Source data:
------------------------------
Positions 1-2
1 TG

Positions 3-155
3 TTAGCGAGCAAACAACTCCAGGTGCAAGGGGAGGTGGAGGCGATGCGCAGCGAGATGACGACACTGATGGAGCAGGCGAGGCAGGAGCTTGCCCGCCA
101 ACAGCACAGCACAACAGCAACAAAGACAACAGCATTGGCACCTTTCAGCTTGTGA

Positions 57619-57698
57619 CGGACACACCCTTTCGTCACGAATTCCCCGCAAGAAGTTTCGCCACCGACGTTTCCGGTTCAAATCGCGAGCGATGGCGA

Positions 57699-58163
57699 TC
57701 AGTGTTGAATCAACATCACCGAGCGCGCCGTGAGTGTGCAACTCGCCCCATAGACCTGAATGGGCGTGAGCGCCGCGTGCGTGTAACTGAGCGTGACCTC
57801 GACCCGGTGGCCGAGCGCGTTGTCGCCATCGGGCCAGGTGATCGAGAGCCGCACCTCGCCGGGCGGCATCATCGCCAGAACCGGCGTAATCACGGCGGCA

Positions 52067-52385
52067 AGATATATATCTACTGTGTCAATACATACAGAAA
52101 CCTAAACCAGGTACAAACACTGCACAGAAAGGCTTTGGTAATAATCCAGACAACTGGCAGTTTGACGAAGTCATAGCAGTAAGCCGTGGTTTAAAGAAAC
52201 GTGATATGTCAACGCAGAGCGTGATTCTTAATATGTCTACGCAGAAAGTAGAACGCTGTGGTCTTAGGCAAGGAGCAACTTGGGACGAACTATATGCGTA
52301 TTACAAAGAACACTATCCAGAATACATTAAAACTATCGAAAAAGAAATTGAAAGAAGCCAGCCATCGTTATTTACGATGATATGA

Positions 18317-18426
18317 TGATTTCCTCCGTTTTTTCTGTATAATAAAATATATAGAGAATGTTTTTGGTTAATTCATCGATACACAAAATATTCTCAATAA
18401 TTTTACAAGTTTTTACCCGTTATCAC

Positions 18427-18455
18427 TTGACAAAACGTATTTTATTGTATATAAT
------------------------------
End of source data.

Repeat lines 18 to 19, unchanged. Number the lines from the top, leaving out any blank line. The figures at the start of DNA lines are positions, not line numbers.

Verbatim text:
18317 TGATTTCCTCCGTTTTTTCTGTATAATAAAATATATAGAGAATGTTTTTGGTTAATTCATCGATACACAAAATATTCTCAATAA
18401 TTTTACAAGTTTTTACCCGTTATCAC